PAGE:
Should We Be Worried About “Cancel Culture”
Brandon Sun, August 24, 2020 –
The Harper's missive is titled “A Letter on Justice and Open Debate.” The letter is signed by about 150 writers, artists, academics and activists. In addition to Atwood, other Canadian signers are academics Michael Ignatieff and Steven Pinker; and writers David Frum, Malcolm Gladwell and Jeet Heer. Also signing: The Perils of 'Privilege' author Phoebe Maltz Bovy, an American who is a Canadian permanent resident living in Toronto.
Signatories reflect a range of opinion, but tilt left. They applaud the recent “powerful protests for racial and social justice” and the “calls for greater equality and inclusion across our society.” But they decry the “new moral attitudes” that “tend to weaken our norms of open debate and toleration of differences in favour of ideological conformity.” They lament a spreading “censoriousness,” such as “a vogue for public shaming and ostracism.”
The letter refers to several unnamed incidents: editors fired, books not published, professors investigated and the heads of organizations ousted. Although the phrase is not used, in popular parlance the letter is talking about “cancel culture.”
Underpinning this phenomenon has been a cultural shift. Activists on the left now resemble dogmatists on the right: judgemental, anti-intellectual and humourless. Advocates for social justice have morphed into sanctimonious busybodies who want to “cancel” everyone else. Good grief!
A recent incident involving Pinker illustrates this dynamic. A group of 600 professors and students wrote an open letter to the Linguistics Association of America. The group charged Pinker with academic transgressions in several of his tweets and in a line from one of his books. The group demanded that the Linguistics Association remove Pinker from its list of “distinguished fellows.” Pinker said he was being threatened by "a regime of intimidation."
Is this a case of “cancel culture” running amok? Or is this just a Twitter tempest in an ivory-tower teapot?
A conservative newspaper in the U.K., The Telegraph, labels it the latter. The Telegraph mocks Pinker, smelling “the stink of academic hypocrisy” in Pinker’s playing the role of victim. The Telegraph notes that Pinker – a tenured Harvard professor and bestselling author – is in no risk of being “cancelled.” Even if the petitioning group were successful, Pinker would only lose one accolade from his resumé, which, The Telegraph observes, is 38 pages long!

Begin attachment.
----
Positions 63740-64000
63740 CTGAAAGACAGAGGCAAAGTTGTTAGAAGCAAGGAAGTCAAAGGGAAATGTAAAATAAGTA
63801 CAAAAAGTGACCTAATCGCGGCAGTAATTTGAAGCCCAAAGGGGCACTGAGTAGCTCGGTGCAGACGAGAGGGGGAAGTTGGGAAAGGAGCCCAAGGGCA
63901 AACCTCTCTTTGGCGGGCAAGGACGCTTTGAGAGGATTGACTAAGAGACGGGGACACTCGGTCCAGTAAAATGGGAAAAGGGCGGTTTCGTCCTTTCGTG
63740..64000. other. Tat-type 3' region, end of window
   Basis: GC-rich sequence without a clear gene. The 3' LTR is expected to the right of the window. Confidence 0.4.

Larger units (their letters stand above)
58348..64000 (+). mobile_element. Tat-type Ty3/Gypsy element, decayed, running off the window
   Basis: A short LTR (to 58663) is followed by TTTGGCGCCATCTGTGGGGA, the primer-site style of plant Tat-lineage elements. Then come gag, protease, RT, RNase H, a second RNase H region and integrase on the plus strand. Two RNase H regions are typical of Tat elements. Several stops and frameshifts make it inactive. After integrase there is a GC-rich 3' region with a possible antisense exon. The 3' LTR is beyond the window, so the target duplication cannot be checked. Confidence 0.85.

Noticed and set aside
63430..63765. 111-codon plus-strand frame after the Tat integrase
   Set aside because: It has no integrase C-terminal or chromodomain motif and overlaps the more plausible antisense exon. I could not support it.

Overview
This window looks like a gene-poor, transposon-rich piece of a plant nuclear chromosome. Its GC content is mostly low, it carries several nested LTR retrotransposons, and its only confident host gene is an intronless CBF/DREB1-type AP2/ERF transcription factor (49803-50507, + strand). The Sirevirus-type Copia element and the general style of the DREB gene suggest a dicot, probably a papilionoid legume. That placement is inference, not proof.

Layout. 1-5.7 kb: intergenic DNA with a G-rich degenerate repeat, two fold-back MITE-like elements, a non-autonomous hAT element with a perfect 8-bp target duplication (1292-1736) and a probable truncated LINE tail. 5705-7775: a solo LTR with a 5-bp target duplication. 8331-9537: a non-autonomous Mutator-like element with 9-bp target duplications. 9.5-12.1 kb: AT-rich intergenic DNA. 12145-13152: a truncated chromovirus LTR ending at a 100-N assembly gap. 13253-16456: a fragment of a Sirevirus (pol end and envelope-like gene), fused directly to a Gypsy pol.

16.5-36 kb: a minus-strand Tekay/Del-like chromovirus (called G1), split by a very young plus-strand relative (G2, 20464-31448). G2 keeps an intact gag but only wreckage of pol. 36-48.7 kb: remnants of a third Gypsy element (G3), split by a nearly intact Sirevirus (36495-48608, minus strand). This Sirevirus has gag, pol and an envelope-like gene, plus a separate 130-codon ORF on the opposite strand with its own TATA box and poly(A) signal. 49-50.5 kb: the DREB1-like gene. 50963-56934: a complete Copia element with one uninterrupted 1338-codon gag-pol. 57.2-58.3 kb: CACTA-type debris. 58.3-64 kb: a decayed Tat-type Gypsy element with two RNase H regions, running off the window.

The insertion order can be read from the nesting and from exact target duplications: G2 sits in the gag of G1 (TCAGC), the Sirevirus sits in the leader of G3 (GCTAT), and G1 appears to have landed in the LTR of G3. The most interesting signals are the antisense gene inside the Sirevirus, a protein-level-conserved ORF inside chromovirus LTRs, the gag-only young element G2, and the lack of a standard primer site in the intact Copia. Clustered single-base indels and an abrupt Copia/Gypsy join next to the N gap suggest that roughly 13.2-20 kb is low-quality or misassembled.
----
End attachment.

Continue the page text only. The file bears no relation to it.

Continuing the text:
But the Pinker saga reveals the very danger identified by the letter to Harper’s. Sure, Pinker will be OK. But now people will be more cautious about expressing themselves. Wouldn’t almost anyone be worried when hundreds of vindictive people can suddenly coalesce into an online mob and publicly denounce you? This is today’s chilling “vogue for public shaming and ostracism.”
Where are we at? I would like to make two general observations and one plea.
My first observation is a long-term perspective. Right now there is a greater diversity of people, expressing a greater range of viewpoints, from a greater variety of places, than ever before. And anyone can join in: get a Twitter account for free and start opining. At the same time, the concerns expressed in the Harper's letter are serious and deserve our attention.
My second observation is to point out two big factors fueling today’s acrimonious environment: social media and the Trump era. In a recent interview in The New Yorker, Thomas Chatterton Williams gives us an eloquent description of this roiling zeitgeist. (American writer Williams was an initiator of the letter to Harper’s.)
“Twitter has become all-consuming, especially if you work in the media or in academia,” Williams says. “It feels like Twitter has taken on this invisible, impersonal force that works through people but no one in particular, that sweeps through and enacts public humiliation and punishment, and has become another figure in all of our lives, like the spectre of Trump hanging over us.”
Both social media and the Trump era discourage thoughtful, considerate discourse. And so this is my plea. Somehow, we need to transcend the current moment and communicate with more humility, honesty and humour. And we need to develop better communication both within institutions and in informal settings. This could well involve spending less time on social media! And let’s remember our shared goal: human well-being – although apparently this goal is easy to forget.
Citizens, stay tuned.
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